A pivotal time in life
Seniors at Rifle and Coal Ridge high schools will don graduation gear and receive their high school diplomas this Saturday. It’s a ceremonial ritual marking the end of one chapter and the start of another. Some will continue their education, possibly moving out on their own for the first time, and others will enter the workforce either due to a lack of opportunity or desire, or a combination of the two. It’s a pivotal point in a young person’s life, and an especially difficult time for those still struggling to decide if continued education is the right path. Terrifyingly expensive tuition is enough to make you pause. In Colorado, the class of 2013 graduated with average student loan debt north of $24,000, according to a report from the Institute for College Access and Success. That’s a substantial bet for those still searching for a career that fuels their passion.
Passion is typically overlooked in the college discussion. More commonly, people point to the financial benefits that come with a college degree. As the U.S. News and World Report noted in an online post in June 2014, “Americans 25 to 32 with a college degree made an average of $17,500 more annually than their peers with just a high school degree in 2012, whereas in 1979 they made just $9,690 more.” Additionally, the unemployment rate among college graduates is roughly half of the rate among their degree-less peers.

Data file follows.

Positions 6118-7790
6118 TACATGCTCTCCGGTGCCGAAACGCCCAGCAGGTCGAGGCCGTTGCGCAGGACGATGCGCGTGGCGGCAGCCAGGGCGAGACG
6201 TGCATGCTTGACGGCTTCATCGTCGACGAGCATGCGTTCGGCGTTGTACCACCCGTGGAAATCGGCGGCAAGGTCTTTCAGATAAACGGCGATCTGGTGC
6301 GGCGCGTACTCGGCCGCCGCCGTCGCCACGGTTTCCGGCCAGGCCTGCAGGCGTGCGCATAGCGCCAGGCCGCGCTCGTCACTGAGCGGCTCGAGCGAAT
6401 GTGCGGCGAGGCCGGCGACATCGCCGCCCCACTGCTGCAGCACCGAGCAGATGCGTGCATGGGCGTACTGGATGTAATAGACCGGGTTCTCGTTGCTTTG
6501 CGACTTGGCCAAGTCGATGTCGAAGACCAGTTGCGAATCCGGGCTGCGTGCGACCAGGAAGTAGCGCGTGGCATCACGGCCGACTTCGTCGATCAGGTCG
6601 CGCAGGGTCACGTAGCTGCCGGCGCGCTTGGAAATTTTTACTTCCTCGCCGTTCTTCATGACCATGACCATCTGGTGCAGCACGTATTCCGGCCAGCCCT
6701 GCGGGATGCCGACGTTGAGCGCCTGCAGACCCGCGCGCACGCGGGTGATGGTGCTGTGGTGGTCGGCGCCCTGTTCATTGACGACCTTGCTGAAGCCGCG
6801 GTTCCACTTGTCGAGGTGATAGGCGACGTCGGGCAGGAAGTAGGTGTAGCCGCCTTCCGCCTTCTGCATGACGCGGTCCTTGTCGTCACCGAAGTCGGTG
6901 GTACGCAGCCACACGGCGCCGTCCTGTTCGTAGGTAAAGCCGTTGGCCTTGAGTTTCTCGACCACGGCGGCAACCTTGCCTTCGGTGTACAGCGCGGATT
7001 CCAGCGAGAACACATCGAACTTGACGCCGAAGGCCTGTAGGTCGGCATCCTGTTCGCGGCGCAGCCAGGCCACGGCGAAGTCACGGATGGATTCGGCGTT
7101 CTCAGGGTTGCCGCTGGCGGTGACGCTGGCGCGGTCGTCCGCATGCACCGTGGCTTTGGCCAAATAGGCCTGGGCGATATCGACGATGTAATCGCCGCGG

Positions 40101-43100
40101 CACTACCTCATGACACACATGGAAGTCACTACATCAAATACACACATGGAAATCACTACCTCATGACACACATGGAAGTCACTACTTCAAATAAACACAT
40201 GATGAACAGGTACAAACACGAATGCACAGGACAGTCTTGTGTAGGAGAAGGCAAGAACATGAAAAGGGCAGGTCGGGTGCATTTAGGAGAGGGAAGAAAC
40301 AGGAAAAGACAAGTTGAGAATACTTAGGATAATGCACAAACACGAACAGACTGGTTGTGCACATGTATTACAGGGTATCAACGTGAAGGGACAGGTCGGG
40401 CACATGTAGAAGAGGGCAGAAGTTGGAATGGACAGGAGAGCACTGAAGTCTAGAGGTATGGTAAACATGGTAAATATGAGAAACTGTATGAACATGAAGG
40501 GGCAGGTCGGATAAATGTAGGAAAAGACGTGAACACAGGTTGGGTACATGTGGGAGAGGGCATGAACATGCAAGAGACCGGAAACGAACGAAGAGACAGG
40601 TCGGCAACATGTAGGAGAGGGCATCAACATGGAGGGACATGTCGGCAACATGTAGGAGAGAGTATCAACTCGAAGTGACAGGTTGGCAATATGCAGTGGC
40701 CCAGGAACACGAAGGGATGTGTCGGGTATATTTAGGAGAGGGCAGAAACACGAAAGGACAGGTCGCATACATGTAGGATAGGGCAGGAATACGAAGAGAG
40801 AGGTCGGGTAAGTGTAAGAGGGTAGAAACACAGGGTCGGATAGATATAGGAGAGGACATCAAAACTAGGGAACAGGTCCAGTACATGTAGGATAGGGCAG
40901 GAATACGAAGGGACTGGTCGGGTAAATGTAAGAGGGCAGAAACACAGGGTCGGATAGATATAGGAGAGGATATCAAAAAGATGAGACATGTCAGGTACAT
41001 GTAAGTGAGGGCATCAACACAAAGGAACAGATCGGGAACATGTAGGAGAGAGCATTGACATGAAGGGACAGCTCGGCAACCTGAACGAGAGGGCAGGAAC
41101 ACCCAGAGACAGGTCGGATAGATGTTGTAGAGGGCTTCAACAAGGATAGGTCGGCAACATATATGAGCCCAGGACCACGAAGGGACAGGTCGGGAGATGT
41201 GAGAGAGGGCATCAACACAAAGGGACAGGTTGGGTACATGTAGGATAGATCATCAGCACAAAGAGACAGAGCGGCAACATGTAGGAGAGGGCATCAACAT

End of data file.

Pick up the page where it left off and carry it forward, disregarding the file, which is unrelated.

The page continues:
But for those on the fence, college can lead to the discovery of a career that not only pays better, but also makes them happier. At least that was my experience. A week after my high school graduation I went to work for a Budweiser distributor. It was a summer job, and it was a good one. I was working steady hours and pulling in more money than I knew what to do with. It did not take long for me to question my decision to attend the University of Cincinnati that fall.
“Why do I need to go to college?” I asked my parents. My dad answered my question with a question. “Do you want to be slinging kegs of beer when you’re 50?”
I dropped the argument, and two years later found myself sitting in a journalism class. Walking across the stage to grab my high school diploma, I never would have imagined I’d be where I am today. It sure beats slinging kegs.
Ryan Hoffman is editor of The Citizen Telegram. He can be reached at 970-685-2103 or firstname.lastname@example.org.
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Photographer Kyle Mills and editor Alex Zorn took home awards at the recent Colorado Press Association Convention, held in Aurora.